Dark Days: Orange-ish Broccoli & Bok Choy Stir Fry
This post was fully intended to make this week’s round-up, but things got a little off-kilter this week. It happens. But! Since each week’s post is due by Wednesday night and it’s now Thursday, let’s call this “look, Jes is ahead of schedule and already cooking something for the upcoming week’s Dark Days!” Shall we?
Last weekend, G & I drove down to Raleigh to watch some opera (Philip Glass’ Les Enfants Terribles), drink some drinks, and eat some fantastic food (more on that later). While there, we managed to swing by the North Carolina State Farmers Market–a 30,000 square foot farmers market run by the state of North Carolina. The compound, yes, I’ll call it that, was composed of several long warehouse buildings with open backs. For the winter, produce largely took up 3/4 of one of the buildings and another building was mostly full of more permanent vendors who sell cheeses, meats, anything that might need refrigeration or electricity. A seafood building stood on the far end of the area, but only one fisher was there with some shrimp and not much else. We were both simply amazed at the space and can’t wait to see it in its full summer glory.
Since it’s winter, the place wasn’t as hopping as it could be, but, to an outsider, it was mecca–rows upon rows of farmers selling greens and tomatoes and pecans and honey and eggs and pastured meats and even local wine. I had to seriously restrain myself from buying a little bit of everything in the place. While I do wish I’d bought a box or two of tomatoes to can, I stuck with buying things that I generally can’t find here during the winter: broccoli, cheap bags of spinach, bok choy, onions, strawberries. Yes, strawberries. Strawberries raised in a solar powered greenhouse. Amazing! (We’ll get back to those strawberries next week…)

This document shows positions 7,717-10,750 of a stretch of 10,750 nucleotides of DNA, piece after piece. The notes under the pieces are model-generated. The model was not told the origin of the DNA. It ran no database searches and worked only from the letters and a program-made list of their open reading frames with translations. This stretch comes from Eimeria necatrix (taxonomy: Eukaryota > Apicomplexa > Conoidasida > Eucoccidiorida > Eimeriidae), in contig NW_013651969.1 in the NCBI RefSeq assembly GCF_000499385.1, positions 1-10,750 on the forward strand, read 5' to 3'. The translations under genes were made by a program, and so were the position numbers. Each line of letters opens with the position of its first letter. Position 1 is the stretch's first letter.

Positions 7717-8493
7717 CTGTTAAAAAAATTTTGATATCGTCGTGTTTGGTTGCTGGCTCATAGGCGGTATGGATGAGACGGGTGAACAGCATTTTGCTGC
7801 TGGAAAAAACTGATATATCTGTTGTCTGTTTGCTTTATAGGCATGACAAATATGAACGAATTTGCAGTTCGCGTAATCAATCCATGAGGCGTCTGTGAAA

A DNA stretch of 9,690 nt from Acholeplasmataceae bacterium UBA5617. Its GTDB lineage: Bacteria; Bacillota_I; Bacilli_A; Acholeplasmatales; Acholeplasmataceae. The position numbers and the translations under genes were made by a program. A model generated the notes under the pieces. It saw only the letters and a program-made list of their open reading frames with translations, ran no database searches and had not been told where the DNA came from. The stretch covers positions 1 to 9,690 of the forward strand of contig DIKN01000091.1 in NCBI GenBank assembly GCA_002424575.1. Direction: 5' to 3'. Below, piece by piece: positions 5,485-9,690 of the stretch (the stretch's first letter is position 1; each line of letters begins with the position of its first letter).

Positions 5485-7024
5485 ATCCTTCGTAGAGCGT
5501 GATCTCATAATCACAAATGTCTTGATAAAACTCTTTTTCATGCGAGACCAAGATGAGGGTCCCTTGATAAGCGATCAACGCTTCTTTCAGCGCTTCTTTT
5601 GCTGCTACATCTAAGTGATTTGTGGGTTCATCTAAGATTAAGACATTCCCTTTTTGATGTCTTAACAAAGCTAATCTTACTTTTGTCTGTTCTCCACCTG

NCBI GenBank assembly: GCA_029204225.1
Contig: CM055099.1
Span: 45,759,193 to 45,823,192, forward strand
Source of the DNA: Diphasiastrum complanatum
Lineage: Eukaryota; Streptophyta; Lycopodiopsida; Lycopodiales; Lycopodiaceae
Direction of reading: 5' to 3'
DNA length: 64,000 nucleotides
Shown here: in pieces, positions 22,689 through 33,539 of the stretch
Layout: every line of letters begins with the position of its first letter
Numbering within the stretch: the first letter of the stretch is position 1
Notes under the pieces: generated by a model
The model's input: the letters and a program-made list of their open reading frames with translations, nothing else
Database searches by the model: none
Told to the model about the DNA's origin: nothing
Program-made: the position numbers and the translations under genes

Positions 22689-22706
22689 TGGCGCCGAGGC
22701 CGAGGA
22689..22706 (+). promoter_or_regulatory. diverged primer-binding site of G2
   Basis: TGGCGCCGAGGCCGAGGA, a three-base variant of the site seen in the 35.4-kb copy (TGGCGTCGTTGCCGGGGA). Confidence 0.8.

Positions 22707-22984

The thing that I liked the most about the market, though, was that it wasn’t just a bunch of green hippies selling things–there were some, but the majority of farmers were older, family run farms. And I trusted the signs–“home grown,” “local,” even the couple of “organic” ones here and there. In Roanoke, some of the sellers at the downtown market just ship in produce from Florida and sell it under the guise of “local.” Here, you knew it was local, you knew it was fresh, and you knew it was well cared for. Honesty. Sometimes that’s all you need.
But what to cook with the loot? Since Monday, January 23, was Chinese New Years, and one of the Dark Days challenges was for a one pot meal, I figured I’d whip up some sort of Chinese-inspired stir fry. Not necessarily “one pot,” but pretty darn close (damn that rice needing its own pot). With the veggies I picked up at the market–broccoli, bok choy, scallions–and a sauce I concocted out of whatever I had available in the pantry, the finished dish was anything but authentic, but beautifully green and delicious. Sometimes there’s nothing like a simple stir fry to highlight fresh picked produce, and I think this one really shone given its simplicity: vegetables, sauce, rice. And what I’d give for something like the NC State Farmers Market near me–utter abundance even in the heart of winter!
Orange-ish Broccoli & Bok Choy Stir Fry
For the sauce:
2 tbsp Bragg’s Amino Acids
1/4 c orange marmalade
1/4 c orange juice
1/2 tsp Sriracha sauce (add more to taste)
1 tsp rice vinegar
1 tbsp Sherry
1 tsp sesame oil
2 tsp arrow root powder (or cornstarch)
For the stir fry:
2 tbsp coconut oil
4 heads bok choy, washed and leaves separated
2 heads broccoli, washed and chopped into florets
2-3 scallions, chopped into rounds
2 c cooked rice
In a small mixing bowl, combine all sauce ingredients. Whisk to combine and adjust to taste (add more Sriracha for heat, orange juice for acidity, Bragg’s for salt and umami).
Meanwhile, in a wok over medium-high, add the melt the coconut oil. Add the bok choy and saute, stirring constantly, for 3-4 minutes until it begins to wilt. Add the broccoli and saute, stirring/flipping constantly, for 3-4 more minutes until both the broccoli and bok choy is cooked as desired.
Take 2 florets of the broccoli out of the wok and add them to the sauce in the bowl to warm the sauce. Once the sauce is warm, pour into the wok and cook 1 minute until thickened and thoroughly coating the vegetables.
Serve on top of rice and garnish with sesame seeds and chopped scallions.